Mathis der Maler is easily the best known of Paul Hindemith’s nine operas, but its music is more often encountered in the concert hall than the opera house, thanks to the symphony that the composer extracted from his score. Since it was first seen, in Zurich in 1937, subsequent stagings have been few and far between – the Hamburg Opera brought it to the Edinburgh festival in 1952, but Mathis der Maler did not reach the London stage until the Royal Opera’s production in 1995. This recording (which is also being released next month by Capriccio in an audio-only version) is taken from a production by Keith Warner at the Theater an der Wien in Vienna in 2012.
Hindemith wrote his own libretto for Mathis, an exploration of the clash between artists’ responsibility to their art and to the social and political issues of their time, which he based on the life of the 16th-century painter Matthias Grünewald; the upheavals of the Reformation and the 1525 Peasants’ Revolt provide the background to the creation of Grünewald’s masterpiece, the Isenheim altarpiece. Hindemith’s music had already earned the disapproval of the Nazis, and though the neoclassical language of Mathis was far less aggressively radical than his earlier expressionism, the political subtext of the opera was unmistakable.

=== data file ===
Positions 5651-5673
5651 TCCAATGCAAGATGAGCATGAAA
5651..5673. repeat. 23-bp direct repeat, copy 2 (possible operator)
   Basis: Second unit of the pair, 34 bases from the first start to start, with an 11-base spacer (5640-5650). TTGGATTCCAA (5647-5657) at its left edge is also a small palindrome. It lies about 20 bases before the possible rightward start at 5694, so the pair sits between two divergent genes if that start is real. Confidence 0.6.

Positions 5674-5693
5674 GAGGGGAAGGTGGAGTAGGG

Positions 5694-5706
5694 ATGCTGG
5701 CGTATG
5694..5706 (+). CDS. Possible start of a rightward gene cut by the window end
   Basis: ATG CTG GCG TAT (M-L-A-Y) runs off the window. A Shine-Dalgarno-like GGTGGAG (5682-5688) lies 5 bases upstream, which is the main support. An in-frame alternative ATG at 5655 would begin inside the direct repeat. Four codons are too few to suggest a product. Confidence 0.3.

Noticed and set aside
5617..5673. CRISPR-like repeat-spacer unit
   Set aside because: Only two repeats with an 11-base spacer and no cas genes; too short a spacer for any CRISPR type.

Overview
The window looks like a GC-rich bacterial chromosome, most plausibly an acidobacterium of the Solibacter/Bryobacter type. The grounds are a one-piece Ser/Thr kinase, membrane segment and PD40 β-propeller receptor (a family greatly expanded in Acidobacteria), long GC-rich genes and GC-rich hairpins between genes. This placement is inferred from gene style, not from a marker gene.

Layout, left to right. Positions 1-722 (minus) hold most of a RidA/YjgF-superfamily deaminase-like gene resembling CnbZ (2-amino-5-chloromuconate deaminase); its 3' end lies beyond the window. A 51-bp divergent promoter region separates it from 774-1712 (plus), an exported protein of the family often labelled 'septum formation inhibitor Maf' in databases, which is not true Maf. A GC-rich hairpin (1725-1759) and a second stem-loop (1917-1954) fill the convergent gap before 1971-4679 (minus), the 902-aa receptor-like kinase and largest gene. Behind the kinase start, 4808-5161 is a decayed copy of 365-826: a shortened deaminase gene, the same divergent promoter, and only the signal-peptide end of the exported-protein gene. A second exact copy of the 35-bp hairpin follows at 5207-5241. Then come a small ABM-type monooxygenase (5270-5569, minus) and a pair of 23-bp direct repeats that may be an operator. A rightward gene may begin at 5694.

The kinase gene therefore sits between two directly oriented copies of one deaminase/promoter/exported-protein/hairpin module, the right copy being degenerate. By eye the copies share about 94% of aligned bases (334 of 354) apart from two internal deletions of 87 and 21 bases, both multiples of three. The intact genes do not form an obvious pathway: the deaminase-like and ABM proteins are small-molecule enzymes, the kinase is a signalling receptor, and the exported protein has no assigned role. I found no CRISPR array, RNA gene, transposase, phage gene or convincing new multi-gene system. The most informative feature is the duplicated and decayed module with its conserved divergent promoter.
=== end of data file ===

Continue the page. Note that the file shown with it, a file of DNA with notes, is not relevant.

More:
Warner’s production, in a set by Johan Engels dominated by the giant figure of the crucified Christ from Grünewald’s altarpiece, is full of telling detail, with the climactic fourth scene depicting the Peasants’ Revolt itself, and Mathis’s vision in the sixth especially vivid. All the protagonists are portrayed with touching truthfulness too. Wolfgang Koch is the conflicted, all-too-human painter, Kurt Streit the cardinal Albrecht von Brandenburg, Franz Grundheber the Protestant Riedlinger and Manuela Uhl his daughter Ursula, with whom Mathis is in love. It’s superbly conducted by Bertrand de Billy, making the most of the opera’s visionary moments, and doing his best with its occasional longueurs. As the only version of the opera available on DVD and Blu-ray, it’s self-recommending for Hindemith fans.
This week’s other pick
The latest release on the Bayerisches Staatsoper’s own label is a two-DVD set of its 2019 production of Korngold’s Die Tote Stadt. It could hardly be better cast: Jonas Kaufmann is the recently widowed Paul, whose obsession with his dead wife Marie leads him to imagine that he has found her again in Marietta, a dancer he meets by chance; Marlis Petersen takes the double role. Simon Stone’s production updates the opera to the present day, with an anonymous apartment replacing the original setting of the “dead city” of Bruges, and gives a cinematic quality to Paul’s hallucinatory dreams. But it’s Kirill Petrenko’s impassioned conducting that really makes the performance compelling: he clearly cares passionately about every note of the score, its overripe romanticism and all.